One of the best parts about working in the modern era is being able to work remotely for many positions. With remote work, it doesn’t matter where in the world you are, you can still stay connected with your coworkers. While there are plenty of great benefits with remote work, it also presents its own set of challenges. Being prepared for differences in working at an office and working remotely can help you succeed as a remote worker.
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Communication Is Key
Completing projects always requires effective communication, both with any team members you have on the project and the project supervisor. When you’re working remotely, it’s crucial that you’re able to communicate well, particularly over emails and instant messages. Often, this means you need to be blunt to avoid any miscommunication.
You’re probably going to need to know how to use a variety of different platforms and apps to collaborate with others on projects. Since you’re not in the office, you can’t just go talk to people whenever, which makes it even more important that you understand the project management tools that your company uses. You’ll also need to make sure that you respond to any messages you receive within 24 hours to avoid holding up projects while others wait on your response.
All That Matters Is Your Productivity
When you work remotely, the only way that your supervisors can evaluate you is by your productivity. They don’t know if you’re working late like they would if you were at the office, so you can’t expect any recognition for how much time you’re putting in. They’re going to look at what you’re getting done.
It can be difficult to stay focused when you work remotely, because you don’t have anyone looking over your shoulder. You need to be able to motivate yourself to get the work done, and you need problem-solving skills to handle any issues that occur. While your coworkers can help you out, the fact that you’re not in the office with them means that you’re going to need to deal with more issues on your own.
There Are Different Distractions
On the one hand, working remotely cuts out one of the most significant workplace distractions – coworkers. While it can be nice to work with other people, they can also create plenty of distractions, and research shows that even minor distractions can result in productivity issues for the next 25 minutes.
Of course, anyone who has worked remotely knows that it’s far from being distraction-free. You could be in the middle of a task when you hear a knock on the door, or when your cat comes and sits on your lap, or any of the many other distractions that can crop up. A major factor in your success as a remote worker will be creating a working space that minimizes distractions.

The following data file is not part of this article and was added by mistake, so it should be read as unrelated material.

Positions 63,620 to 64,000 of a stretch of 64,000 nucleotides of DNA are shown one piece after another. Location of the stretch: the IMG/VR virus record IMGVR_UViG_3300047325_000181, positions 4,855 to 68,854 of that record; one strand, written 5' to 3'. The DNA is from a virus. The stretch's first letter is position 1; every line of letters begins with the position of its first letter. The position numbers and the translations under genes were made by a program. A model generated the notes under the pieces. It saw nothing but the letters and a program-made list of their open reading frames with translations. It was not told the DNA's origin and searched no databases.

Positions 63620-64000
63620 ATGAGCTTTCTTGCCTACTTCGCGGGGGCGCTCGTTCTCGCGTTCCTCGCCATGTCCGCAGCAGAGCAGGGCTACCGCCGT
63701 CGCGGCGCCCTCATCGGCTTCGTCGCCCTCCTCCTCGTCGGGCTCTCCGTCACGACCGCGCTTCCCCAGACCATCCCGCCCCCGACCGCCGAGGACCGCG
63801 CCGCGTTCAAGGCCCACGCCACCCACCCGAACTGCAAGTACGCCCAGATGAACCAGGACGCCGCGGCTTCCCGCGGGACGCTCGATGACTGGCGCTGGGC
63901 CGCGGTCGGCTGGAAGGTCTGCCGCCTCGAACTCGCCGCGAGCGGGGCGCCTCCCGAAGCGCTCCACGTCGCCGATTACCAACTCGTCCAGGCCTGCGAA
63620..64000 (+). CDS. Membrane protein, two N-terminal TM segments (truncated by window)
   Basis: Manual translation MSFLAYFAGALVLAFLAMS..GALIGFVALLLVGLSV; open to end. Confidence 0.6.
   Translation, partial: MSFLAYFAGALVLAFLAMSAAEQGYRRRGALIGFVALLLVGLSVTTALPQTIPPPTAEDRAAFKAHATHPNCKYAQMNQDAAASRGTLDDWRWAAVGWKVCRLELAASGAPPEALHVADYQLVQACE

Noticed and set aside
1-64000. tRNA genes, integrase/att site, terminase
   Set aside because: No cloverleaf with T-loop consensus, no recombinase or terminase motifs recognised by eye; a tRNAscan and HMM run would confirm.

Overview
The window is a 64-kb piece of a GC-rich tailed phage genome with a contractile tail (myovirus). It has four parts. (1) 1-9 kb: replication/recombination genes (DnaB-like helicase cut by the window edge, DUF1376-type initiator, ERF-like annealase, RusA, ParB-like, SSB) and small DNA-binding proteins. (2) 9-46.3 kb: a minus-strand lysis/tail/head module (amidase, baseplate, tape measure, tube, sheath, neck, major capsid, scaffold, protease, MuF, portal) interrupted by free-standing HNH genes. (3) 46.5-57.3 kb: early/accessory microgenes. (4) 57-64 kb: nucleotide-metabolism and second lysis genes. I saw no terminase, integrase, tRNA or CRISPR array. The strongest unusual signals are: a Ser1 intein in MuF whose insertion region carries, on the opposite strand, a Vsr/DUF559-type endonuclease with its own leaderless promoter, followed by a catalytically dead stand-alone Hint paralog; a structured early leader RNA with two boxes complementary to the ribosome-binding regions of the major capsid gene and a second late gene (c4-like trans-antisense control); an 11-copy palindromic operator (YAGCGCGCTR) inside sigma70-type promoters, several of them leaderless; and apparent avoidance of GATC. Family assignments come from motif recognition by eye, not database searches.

Dealing with Loneliness
One of the biggest adjustments with working remotely is going from the office environment, where you see people every day, to spending the entire day by yourself. Some enjoy this, while others find that they get lonely without the company of other people.
There are several ways that you can manage loneliness as a remote worker. You can try working in a different environment. Co-working spaces are becoming more and more popular, but you could also go with a café or a library. Another option is just scheduling the occasional visit with your coworkers, either at or outside of work.
Maintaining the Balance Between Work and Life
When you aren’t going to the office to work, your work life and personal life can quickly blend into each other. To avoid this, schedule when you’re going to work every day. You can still have a flexible schedule, but scheduling your working hours in advance ensures that you don’t overwork or constantly work odd hours that impact your social life.
Remember that it’s not about how long you work, it’s about what you get done. As long as you’re able to complete your tasks, there’s no reason that you should work longer hours than normal. If you’re having trouble completing your tasks without working longer than normal, then it’s likely an issue with your workload, which you should bring up to your supervisor.
It’s easy to fall into unhealthy habits when you work on your own schedule, such as skipping meal breaks and sitting at your desk the whole day. Always set a schedule before your work day and include short breaks every hour or two, along with a longer lunch break. Use your breaks to grab a bite to eat and get some physical activity, even if that’s just a quick set of pushups.
Take advantage of working remotely so you can be at your best. When you have your kitchen right next to your workspace, it’s easier to make healthy meals. By taking breaks when you’re feeling burnt out, you can avoid productivity issues from losing focus.Working at an office and working remotely are like night and day. When you work remotely, you’re away from the rest of the team and you have full control over how you spend your day. By preparing for the remote work experience, you can have more success and reap its many benefits.